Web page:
Resource Rich Muslim Countries and Islamic Institutional Reforms explores the "resource curse," a condition in which a country’s abundance of natural resources is negatively linked with the country’s development and economic growth, in resource rich Muslim countries. The resource curse puzzle has been studied for over twenty years, with prior researchers looking to prove its existence and explore its causes. Recent studies have begun to indicate institutional failure as a likely cause of the curse, as wealth of resources tends to cause counterproductive behaviors such as rent-seeking, patronage and corruption. The subpar economic performance of resource rich Muslim countries in the Organization of the Islamic Cooperation (OIC) could be attributed to the manifestation of a resource curse. Collectively, the member countries of the OIC contribute over 9% of the world’s total GDP with 22.8% of the world’s population. Saudi Arabia and the United Arab Emirates alone contribute about 17% of world oil production. Resource rich Muslim countries should be at the forefront of economic performance and growth, yet we see the opposite when we compare the performance of these countries to countries that are not resource rich (such as Spain, France, Hong Kong and Japan). Through an analysis of sample countries, the authors have discovered that natural resources exert a drag on the countries’ economic growth, thereby indicating the presence of the resource curse. Their research also found weaknesses in the quality of institutions as the cause of the curse. To counteract the negative effects of the resource curse in resource rich Muslim countries, the authors provide a number of Islamic institutional reforms.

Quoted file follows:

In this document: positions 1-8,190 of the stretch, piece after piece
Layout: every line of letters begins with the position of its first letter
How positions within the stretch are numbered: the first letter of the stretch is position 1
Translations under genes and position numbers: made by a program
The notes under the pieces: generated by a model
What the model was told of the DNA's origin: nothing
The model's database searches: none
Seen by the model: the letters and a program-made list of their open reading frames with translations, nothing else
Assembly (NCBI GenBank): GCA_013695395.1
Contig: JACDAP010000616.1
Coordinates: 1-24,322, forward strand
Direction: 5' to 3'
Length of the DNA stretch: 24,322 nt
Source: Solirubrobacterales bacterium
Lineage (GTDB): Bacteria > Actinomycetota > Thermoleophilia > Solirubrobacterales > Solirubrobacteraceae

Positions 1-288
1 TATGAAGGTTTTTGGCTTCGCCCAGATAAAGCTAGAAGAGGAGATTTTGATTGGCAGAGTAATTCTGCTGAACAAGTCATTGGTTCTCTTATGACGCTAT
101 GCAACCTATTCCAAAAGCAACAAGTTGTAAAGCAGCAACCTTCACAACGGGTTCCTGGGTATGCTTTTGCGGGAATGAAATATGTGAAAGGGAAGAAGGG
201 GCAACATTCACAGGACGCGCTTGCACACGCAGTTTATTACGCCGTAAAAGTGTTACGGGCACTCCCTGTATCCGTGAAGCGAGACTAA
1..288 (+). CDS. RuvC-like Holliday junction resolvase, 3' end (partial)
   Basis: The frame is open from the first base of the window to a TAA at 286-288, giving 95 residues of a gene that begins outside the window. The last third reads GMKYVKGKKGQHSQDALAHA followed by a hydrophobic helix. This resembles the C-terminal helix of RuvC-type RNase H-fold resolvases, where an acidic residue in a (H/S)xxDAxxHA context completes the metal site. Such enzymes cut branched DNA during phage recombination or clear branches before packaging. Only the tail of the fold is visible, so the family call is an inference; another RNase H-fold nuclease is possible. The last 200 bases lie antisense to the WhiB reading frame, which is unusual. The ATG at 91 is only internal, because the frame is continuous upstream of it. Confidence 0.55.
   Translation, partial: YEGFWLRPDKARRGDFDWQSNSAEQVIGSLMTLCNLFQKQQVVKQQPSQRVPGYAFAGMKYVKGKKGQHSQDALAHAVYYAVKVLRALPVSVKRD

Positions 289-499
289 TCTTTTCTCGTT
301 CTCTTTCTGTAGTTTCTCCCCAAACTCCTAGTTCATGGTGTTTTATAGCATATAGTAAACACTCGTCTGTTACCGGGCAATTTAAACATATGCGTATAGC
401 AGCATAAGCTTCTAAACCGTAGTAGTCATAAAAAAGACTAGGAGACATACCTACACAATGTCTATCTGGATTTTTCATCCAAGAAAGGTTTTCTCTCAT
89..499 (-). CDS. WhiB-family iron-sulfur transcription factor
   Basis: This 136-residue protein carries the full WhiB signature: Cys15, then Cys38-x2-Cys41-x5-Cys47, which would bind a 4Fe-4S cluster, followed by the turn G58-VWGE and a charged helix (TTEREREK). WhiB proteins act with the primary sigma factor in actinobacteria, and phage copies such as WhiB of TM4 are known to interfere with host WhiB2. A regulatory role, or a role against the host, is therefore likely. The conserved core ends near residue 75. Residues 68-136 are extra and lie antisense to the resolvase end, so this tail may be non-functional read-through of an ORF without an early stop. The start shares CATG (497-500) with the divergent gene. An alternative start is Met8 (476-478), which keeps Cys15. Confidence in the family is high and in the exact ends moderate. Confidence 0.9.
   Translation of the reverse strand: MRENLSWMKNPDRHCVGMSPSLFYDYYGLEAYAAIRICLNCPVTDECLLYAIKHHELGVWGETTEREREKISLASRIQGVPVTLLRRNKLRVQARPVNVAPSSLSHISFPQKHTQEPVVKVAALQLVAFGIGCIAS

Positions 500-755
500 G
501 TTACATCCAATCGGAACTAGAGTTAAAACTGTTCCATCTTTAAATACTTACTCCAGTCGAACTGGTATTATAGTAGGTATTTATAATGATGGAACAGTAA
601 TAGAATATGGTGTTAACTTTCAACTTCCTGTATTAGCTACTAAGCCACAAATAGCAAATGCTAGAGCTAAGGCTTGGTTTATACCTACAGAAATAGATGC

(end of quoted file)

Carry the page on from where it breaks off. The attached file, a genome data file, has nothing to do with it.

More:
Foreword (Latifah Merican Cheong)
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Latifah Merican Cheong
There have been numerous studies on the resource curse. This book is a first on this subject from a new perspective and focus of the resource curse in Muslim countries endowed with natural resources. The authors have done extensive economic analysis to trace the developments in the commodities-rich Muslim countries and provide the evidence-based explanations for their rather inferior economic performance. In many Muslim countries, the unfortunate loss of opportunities to gain economically has indeed been due to presence of oil, the major resource curse. The more innovative aspect of the analysis of the resource curse in these Muslim majority countries is the attribution of poor governance and institutional failure as key factors causing the severe lag in economic performance.
The other innovation in the book is the study of the resource curse from an Islamic lens. Would application of the fundamental Islamic principles of justice and equal distribution of resource benefits been able to reverse the resource curse? This book provides an illuminating understanding of the Qur’an that the gatekeepers of countries endowed with resources are duty bound to exercise the highest standards of morality and good governance to ensure fair distribution of the benefits from the resources gift from God to the population. This analysis of the impact of poor governance on managing ← xi | xii → resources is timely at this time when there is a global momentum to put in place good governance across the...
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